The mind is set up to process content in a myriad of ways, but 3 processes seem particularly relevant to education: the recognition of content, when what is presented requires little processing as it matches what is already understood by the student, the assimilation of content when there is sufficient difference between what is presented and already known and the brain ‘adds’ it on to the pile, and the accommodation of content when the brain has to change and adapt what it thought was sufficient understanding, thereby producing a new way of thinking.
Carroll and Mack’s paper on ‘Metaphor, computing systems, and active learning’ presents a really interesting view on the role of metaphor in education, and in arriving at their thesis they quite elegantly explicate the 3 processes outlined above:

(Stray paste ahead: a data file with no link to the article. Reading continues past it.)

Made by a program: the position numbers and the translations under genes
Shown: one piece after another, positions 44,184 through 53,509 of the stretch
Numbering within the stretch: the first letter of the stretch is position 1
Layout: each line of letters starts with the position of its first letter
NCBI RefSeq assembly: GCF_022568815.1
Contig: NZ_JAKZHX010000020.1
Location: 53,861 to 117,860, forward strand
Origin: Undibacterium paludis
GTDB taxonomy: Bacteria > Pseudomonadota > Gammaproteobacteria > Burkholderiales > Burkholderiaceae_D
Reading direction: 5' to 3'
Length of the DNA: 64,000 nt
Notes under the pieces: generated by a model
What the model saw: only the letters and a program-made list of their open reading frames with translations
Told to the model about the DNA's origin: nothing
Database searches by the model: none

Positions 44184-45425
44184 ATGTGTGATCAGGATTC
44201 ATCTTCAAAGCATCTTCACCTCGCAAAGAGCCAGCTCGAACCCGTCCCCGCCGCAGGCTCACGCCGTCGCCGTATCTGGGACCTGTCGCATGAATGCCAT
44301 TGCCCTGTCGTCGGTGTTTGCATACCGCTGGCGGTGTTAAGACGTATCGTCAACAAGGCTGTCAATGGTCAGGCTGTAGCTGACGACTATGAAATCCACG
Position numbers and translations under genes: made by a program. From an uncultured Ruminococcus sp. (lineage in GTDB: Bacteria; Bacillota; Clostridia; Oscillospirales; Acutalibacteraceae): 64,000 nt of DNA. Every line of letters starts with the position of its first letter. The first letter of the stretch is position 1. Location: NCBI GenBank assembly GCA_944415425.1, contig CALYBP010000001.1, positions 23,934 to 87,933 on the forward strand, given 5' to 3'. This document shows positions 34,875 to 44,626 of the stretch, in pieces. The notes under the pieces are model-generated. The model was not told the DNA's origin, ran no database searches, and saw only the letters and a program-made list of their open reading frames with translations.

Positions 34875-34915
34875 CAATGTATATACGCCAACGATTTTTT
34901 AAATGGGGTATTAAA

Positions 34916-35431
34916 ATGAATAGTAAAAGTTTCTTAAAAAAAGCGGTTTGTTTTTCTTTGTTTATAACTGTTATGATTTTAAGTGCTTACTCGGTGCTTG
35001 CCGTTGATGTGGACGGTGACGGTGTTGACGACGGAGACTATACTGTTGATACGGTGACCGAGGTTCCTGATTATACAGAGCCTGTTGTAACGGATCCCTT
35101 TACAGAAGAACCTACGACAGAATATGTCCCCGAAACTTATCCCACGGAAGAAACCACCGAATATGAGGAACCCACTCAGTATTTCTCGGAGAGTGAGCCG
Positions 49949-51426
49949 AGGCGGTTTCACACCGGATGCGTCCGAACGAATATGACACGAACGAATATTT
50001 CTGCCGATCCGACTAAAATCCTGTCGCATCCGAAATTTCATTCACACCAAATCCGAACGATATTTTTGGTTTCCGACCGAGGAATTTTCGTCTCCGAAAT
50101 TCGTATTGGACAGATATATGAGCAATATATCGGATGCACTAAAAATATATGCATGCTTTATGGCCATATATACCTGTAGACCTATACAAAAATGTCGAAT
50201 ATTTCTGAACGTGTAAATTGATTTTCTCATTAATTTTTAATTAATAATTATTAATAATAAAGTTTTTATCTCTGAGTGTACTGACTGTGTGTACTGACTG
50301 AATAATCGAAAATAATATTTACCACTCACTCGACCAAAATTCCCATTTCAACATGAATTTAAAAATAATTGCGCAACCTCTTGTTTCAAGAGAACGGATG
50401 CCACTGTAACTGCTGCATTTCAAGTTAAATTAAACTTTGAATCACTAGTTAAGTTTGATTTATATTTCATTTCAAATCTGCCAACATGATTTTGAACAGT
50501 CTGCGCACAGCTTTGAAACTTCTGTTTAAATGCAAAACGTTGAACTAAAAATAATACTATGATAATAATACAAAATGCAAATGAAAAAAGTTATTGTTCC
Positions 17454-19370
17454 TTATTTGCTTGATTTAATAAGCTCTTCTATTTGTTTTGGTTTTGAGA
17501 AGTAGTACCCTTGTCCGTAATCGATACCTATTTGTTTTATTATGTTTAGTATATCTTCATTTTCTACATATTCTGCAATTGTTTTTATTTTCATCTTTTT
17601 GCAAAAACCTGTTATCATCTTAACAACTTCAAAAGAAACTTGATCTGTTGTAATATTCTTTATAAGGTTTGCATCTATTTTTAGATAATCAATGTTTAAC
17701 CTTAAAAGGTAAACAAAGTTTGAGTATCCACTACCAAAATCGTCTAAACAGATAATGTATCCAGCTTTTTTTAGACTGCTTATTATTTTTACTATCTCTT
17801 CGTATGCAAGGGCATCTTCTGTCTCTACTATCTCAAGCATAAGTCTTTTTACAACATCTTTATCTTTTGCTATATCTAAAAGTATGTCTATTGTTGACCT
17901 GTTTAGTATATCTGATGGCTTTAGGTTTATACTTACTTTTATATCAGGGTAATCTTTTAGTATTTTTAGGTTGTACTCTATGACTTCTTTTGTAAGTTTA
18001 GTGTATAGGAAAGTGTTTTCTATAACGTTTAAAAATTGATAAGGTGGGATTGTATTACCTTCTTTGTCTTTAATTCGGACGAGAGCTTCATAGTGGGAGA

Carroll & Thomas (1982), for example, suggested an account that appealed to consolidation and integration of new information. On their account material to be learned is apprehended and, by hypothesis, entered into working memory. Next, and as an automatic consequence, a framework of related general knowledge (Minsky, 1973) is retrieved from long-term memory and also entered into the working memory. Finally, with the apprehension of further new material, there is a need to consolidate and compress the contents of working memory into a more integrated format. One way that this can happen is for the new material to be assimilated to the retrieved frameworks.
The appropriateness of the retrieved knowledge framework for the new material being assimilated is crucial to this account. The retrieved framework cannot be completely appropriate, for, if it were, the “new” material would be recognized not assimilated. Hence, the framework must be partially appropriate and partially inappropriate. When it is not, additional mechanisms of inference come into play to modify the old structure to accommodate novel features of the new object of knowledge (see Bott, 1978, for further discussion of such mechanisms).
IRESEARCHNET also have a really nice definition of the terms.
I’m Paul Moss. I’m a learning designer at the University of Adelaide. Follow me on Twitter @edmerger